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Like James Carter, David Sanchez is an awesomely talented, highly hyped tenor/soprano saxophonist who's lucky enough to be recording for a major label. That means lots of people will hear him and his music. It doesn't hurt that, like Carter too, he's very attractive and stunningly photogenic. In the MTV age, that goes a long way toward establishing a career. But, unlike the aging "young lions" of the Marsalis generation, this young New Yorker doesn't restrict himself to ridiculous self definitions of what jazz is and what jazz should be. Street Scenes is the third album by Sanchez and adds bonuses like alto player Kenny Garrett (on the great fours-trading of "Los Cronopios" and "The Elements") and Cassandra Wilson (unnecessarily humming along to Sanchez's marvelous soprano work on "Dee Like The Breeze").
Here's a guy who can find his way around the corners of Monk standards, feed the fires of Latin funk and still have something left to say. His sound isn't as developed as Carter's, but his style sings throughout with the playful inventiveness of Mike Brecker. Sanchez's partner in crime here is the equally welcome pianist Danilo Perez, who's Impulse album, Pannamonk, was one of the joys of 1996. The two work together with a simpatico synergy that makes sense from the modal "Urban Frequency" to the groove of "Street Scenes Downtown." The drummer, Clarence Penn, is often reminiscent of Leon Parker (who manned the traps on the other two Sanchez discs); yet his propulsive energy suits the Latin, Modal, Funk and Bop ranges Sanchez traverses on Street Scenes. This is great music - invigorating, entertaining and worth repeated listens from a talented player who has a lot to say in his varied musical vocabulary.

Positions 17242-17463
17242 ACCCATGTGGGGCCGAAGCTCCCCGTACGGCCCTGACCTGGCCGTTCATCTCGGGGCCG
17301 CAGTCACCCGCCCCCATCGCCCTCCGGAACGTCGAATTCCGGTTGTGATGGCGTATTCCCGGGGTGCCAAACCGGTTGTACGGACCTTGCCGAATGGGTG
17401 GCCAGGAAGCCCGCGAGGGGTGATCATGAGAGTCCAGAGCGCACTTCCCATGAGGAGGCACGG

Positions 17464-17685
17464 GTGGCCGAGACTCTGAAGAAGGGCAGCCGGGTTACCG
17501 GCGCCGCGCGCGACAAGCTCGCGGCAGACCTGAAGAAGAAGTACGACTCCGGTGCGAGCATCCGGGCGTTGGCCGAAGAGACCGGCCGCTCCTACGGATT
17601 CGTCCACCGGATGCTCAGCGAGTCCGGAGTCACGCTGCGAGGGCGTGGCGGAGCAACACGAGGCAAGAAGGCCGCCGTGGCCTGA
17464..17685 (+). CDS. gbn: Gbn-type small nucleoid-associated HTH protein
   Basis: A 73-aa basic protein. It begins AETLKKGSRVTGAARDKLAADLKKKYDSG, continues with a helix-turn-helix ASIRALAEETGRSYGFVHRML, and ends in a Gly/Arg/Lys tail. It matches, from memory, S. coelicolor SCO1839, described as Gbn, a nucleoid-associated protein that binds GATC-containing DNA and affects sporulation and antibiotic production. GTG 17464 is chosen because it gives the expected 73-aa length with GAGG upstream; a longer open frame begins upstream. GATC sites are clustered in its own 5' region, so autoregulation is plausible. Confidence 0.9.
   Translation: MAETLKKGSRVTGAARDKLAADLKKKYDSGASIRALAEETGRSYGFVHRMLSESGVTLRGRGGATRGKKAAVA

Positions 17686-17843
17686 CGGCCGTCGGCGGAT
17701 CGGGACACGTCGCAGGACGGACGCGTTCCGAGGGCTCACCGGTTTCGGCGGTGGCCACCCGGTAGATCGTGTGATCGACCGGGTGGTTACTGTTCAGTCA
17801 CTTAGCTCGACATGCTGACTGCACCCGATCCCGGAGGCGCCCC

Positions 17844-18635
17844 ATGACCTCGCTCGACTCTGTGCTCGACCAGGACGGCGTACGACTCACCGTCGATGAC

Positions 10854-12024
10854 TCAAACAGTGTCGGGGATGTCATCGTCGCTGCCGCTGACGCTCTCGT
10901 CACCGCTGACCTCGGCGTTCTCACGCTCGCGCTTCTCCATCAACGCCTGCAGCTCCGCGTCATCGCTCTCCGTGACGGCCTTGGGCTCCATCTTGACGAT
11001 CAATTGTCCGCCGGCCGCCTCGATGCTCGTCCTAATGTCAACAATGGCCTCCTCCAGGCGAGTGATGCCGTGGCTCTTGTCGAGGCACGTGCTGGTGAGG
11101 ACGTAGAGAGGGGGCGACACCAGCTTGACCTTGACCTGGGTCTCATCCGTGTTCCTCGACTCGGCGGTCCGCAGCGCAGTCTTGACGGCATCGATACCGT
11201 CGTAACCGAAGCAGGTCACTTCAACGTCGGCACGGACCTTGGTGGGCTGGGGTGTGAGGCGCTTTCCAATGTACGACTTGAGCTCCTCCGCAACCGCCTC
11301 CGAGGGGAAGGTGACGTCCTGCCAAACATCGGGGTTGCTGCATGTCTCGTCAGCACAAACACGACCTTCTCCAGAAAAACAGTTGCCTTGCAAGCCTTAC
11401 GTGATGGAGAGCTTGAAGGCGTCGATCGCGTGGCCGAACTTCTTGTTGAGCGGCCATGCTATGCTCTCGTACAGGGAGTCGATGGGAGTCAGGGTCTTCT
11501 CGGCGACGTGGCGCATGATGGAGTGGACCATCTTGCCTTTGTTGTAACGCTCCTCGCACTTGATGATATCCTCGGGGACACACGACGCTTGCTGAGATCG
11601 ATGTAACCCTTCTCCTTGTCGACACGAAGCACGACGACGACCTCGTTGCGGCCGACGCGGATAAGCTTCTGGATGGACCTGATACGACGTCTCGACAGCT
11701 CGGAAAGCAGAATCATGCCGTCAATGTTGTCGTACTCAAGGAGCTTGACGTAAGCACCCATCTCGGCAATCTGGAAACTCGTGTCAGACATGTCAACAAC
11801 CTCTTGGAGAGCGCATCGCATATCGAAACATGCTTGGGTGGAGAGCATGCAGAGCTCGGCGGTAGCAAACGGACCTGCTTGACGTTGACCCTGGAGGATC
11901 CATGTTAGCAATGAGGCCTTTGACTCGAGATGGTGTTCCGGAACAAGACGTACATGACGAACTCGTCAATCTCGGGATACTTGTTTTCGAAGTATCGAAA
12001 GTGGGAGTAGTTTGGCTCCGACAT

Years ago now--in Rhodesia--listening to Voice of America with Willis Conover I heard Bunk Johnson play When The Saints Go Marching In, and Billie Holiday sing Don't Explain. I knew then there was no other life for me than jazz.